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Help for The Rural Poor
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The State Council vowed to spread the subsistence allowance system to all corners of rural areas this year.

Helping the rural needy marks a major step in the country's steady pace in building the new countryside.

The drive to build a new countryside, the latest central move to raise the income of farmers and fundamentally update the rural economic and social landscape, will not materialize if impoverished farmers cannot be provided with a stable livelihood.

It is an important step to guarantee the livelihood of the poor.

China has some 26 million rural people living on less than 637 yuan (US$83) a year. They mainly include the disabled, the elderly and others unable to do physical labor.

The traditional poverty reduction efforts that focused on providing work opportunities or temporary financial support have little effect in lifting this group out of poverty.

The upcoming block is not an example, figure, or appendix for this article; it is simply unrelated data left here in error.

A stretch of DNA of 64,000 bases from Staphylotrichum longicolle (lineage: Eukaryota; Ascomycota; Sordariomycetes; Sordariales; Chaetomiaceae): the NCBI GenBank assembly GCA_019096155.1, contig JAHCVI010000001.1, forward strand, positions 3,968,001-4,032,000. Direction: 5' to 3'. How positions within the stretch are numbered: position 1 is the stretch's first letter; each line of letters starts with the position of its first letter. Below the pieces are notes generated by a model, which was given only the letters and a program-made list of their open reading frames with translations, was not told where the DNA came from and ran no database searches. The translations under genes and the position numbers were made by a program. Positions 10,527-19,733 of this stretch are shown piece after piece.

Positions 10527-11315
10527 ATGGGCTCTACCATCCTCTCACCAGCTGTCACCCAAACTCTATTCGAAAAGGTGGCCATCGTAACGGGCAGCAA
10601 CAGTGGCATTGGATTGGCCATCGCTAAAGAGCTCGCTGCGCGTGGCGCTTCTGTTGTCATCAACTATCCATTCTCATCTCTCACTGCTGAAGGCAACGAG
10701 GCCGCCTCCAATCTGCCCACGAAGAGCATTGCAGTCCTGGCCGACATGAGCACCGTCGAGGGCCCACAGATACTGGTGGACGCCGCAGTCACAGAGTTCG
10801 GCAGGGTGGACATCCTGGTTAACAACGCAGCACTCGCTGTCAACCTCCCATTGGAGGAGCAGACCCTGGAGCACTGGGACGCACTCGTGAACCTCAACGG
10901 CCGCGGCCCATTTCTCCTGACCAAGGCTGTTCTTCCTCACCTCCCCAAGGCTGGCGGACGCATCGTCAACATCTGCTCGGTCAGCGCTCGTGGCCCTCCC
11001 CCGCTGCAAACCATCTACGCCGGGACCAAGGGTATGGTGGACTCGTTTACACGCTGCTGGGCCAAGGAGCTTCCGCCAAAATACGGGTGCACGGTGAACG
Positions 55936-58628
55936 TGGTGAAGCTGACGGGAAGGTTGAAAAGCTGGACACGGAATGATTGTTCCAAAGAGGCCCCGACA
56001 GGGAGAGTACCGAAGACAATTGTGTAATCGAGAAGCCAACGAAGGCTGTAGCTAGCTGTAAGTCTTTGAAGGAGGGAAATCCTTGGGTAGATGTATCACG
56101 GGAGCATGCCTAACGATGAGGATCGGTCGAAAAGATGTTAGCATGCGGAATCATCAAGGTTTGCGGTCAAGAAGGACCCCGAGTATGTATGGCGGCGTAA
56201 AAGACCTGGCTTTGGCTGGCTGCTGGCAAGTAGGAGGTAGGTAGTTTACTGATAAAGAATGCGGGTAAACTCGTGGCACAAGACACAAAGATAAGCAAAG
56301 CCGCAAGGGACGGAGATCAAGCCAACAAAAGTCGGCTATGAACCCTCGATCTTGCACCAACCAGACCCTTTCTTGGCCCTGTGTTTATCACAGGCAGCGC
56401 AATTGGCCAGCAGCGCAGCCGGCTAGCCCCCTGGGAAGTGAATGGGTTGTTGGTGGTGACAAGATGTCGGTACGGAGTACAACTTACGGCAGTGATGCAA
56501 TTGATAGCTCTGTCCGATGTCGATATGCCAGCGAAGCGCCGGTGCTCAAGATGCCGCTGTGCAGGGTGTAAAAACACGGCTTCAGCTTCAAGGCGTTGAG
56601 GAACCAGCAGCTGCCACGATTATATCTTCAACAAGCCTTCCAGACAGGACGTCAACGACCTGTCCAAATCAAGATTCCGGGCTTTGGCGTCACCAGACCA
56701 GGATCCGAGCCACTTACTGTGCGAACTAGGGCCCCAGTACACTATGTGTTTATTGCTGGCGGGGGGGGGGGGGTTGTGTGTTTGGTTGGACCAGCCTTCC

A subsistence allowance system will provide them with a stable guarantee of basic needs.

This is a right they deserve as Chinese citizens.

Most urban poor already benefit from minimum living subsidies. Given the vast gap between urban and rural development, the rural areas have lagged behind not only in economic growth but in providing social welfare.

The latest move to establish a minimum living allowance for the rural poor is a sign that the nation is making efforts to fill the gap and achieve balanced development nationwide.

As its fiscal strength improves, the country has accelerated its pace in providing basic guarantees for the rural poor.

Twenty-three provinces and autonomous regions so far have established such a system, which covers a total of 15.93 million rural residents, an increase of 93.1 percent over last year.

The remaining localities are mainly those who themselves have weak finances. The central government needs to lend a helping hand if it is to spread the rural subsistence allowance system nationwide.

China's tax revenues, which increased more than 20 percent last year, will surely be able to cover the plan, which may cost 20 billion yuan (US$2.6 billion) at most.

It will be an input that pays off both immediately and long term in terms of individual human dignity and national well-being.

(China Daily May 25, 2007)

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